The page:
Speaking of lemon, this really benefits from a squeeze of lemon juice towards the end – it needs some acidity to balance the sweetness from the paprika.
Rather than stirring through sour cream before serving, we like to dollop it on top. I also normally scatter a handful of chopped bright-green parsley over the top but, well, the locusts, plus what’s left of my parsley has bolted to seed – and I forgot to buy some.
Anyways, without further ado, here’s the recipe.
What you need
- 2 tbsp oil
- 1kg (or thereabouts) shin or gravy beef, trimmed, cut into 3cm cubes
- 2 large brown onions, sliced into half moons
- 2 garlic cloves, crushed
- 2 large red or green capsicums, cut into 2cm pieces
- 2 tbsp plain flour
- 3 tbsp sweet paprika
- 1 tsp caraway seeds (ground)
- 1 tsp salt (or to taste)
- 1 tsp pepper (or to taste)
- 2 bay leaves
- 2 cups beef stock
- 400g can chopped tomatoes or a 400ml bottle of tomato passata – whatever you have in the pantry
- juice of a lemon
- sour cream to serve
- Cooked egg noodles, spaetzle or potatoes (boiled or mashed – your call) to serve
- Chopped fresh flat-leaf parsley (or chives), to serve
What you do with it…
Preheat the oven to 140C
Mix together the paprika, salt and pepper, caraway seeds and flour into a large bowl and tip in the beef, tossing it about until it’s evenly coated. I think clean hands are the best tool for this job.
Heat the oil in a heavy-based oven-proof casserole dish over a medium-high heat, and then brown the meat in batches, being very careful not to crowd the pan. Remove when golden and crusted, and set aside.
Scrape the bottom of the pan and add the onions, adding a little more oil if necessary. Cook until soft and starting to brown, then stir the flour and spice mixture that’s in the bottom of the bolw leftover from the beef into the onions and cook for a couple of minutes, stirring. Tip the beef back into the pan and add the stock and tomato. Scrape the bottom of the pan again, stir through a couple of bay leaves then put in the oven for 2.5 hours.
Stir the peppers and lemon juice into the goulash and cook for another half hour, or until the meat is very tender – you can remove the lid to let the sauce reduce if you like it stewier rather than soupier. Check the seasoning and serve with sour cream, your carb of choice and the parsley you remembered to buy.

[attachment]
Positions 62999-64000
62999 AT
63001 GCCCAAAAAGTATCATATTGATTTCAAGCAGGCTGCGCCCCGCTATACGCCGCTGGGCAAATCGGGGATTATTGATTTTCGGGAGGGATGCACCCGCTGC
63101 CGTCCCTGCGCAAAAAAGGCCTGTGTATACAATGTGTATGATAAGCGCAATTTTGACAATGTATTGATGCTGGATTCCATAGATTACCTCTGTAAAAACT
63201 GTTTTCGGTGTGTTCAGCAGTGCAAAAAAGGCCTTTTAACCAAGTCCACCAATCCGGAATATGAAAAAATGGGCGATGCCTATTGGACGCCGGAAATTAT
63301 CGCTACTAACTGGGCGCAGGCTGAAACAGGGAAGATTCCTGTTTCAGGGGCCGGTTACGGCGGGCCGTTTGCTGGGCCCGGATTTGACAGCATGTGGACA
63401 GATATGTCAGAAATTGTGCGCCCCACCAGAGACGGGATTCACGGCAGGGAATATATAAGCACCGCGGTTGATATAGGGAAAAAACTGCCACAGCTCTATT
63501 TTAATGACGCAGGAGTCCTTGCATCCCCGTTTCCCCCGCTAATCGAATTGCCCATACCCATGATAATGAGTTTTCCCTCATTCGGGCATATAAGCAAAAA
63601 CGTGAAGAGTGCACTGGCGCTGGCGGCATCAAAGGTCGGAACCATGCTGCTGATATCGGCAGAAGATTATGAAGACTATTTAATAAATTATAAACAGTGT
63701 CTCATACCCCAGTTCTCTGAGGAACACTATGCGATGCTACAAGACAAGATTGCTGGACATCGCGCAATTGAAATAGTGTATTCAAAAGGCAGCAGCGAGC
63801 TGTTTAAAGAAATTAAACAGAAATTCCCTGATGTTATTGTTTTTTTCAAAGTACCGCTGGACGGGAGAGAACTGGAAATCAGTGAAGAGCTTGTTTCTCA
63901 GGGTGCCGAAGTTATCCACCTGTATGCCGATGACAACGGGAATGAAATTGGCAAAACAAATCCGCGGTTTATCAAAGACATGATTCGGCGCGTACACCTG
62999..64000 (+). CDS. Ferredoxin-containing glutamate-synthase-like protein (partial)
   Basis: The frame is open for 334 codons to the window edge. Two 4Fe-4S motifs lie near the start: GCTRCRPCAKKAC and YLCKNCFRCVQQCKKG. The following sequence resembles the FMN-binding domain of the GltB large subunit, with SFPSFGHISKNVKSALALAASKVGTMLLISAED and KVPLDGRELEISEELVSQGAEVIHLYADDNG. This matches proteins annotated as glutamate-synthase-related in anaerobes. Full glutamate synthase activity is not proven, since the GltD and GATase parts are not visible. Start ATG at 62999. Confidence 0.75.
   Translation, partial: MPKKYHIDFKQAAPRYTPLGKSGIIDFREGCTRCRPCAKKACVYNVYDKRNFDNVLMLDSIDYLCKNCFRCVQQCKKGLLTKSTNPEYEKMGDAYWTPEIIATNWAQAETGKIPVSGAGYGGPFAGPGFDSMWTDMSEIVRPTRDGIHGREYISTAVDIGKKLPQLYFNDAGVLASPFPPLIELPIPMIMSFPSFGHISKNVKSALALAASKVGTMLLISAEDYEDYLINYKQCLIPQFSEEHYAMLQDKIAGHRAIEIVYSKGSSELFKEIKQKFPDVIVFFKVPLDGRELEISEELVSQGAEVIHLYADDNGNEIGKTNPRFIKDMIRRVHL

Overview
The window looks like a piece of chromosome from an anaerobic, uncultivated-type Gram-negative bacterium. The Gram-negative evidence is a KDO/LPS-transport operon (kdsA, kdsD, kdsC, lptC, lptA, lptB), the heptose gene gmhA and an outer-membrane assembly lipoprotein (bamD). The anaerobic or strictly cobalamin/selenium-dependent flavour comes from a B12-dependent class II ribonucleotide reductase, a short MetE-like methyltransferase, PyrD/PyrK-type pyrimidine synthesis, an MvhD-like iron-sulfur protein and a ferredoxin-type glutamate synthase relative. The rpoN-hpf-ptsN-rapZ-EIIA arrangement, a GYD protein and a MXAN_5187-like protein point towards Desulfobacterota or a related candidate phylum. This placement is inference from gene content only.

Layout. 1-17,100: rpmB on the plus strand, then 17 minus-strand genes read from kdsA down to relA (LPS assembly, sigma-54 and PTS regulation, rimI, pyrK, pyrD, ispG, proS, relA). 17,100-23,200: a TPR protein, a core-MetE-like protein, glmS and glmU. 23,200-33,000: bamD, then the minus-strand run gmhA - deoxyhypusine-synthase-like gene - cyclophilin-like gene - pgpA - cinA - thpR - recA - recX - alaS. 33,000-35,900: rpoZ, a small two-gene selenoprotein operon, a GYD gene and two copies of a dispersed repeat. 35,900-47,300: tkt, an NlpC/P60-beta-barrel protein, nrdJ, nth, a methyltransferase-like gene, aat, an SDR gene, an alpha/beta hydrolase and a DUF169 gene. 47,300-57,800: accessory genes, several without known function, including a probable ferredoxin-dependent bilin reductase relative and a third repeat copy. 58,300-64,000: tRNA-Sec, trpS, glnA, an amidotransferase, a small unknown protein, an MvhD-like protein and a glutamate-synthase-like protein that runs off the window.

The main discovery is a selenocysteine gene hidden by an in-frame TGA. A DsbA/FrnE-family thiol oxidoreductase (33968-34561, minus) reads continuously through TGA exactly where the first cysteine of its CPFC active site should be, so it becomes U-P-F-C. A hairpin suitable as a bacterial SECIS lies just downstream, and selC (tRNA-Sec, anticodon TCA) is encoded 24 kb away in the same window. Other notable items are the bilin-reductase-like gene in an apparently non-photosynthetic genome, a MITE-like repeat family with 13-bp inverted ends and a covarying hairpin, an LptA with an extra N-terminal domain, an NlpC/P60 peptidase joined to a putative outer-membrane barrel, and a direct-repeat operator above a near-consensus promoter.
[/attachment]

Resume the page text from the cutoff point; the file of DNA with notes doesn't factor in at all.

Just the thing now autumn is on its way!
We’ve got the leftovers again tonight – even though it’s 33 degrees today.
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Your recipe, except for the carroway is pretty much how I make mine.
It finally dawned on me that I can sprinkle parsley seeds in with some potting mix and grow them.They are coming up nicely. 🌸
Once it begins to cook down I might just try the same thing… with the parsley, that is. Thanks for dropping by.
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Being American myself I definitely picture the first dish when you say goulash! In fact, I think we had that pasta/ground beef dish nearly every week growing up. The goulash soup looks and sounds pretty tasty too!
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Mum still makes the American style version and the grandkids all love it as much as we did.
We are moving into spring here in New Jersey but I will definitely make your recipe in the fall. In our family goulash was a term used for anything that was hanging around the refrigerator and combined with a little tomato.
Hi, Jo – My mom frequently made a similar recipe. A wonderful trip down memory lane. And sadly, our current weather is still cold enough for this dish!
That looks delish and yes, the locusts are massive this year!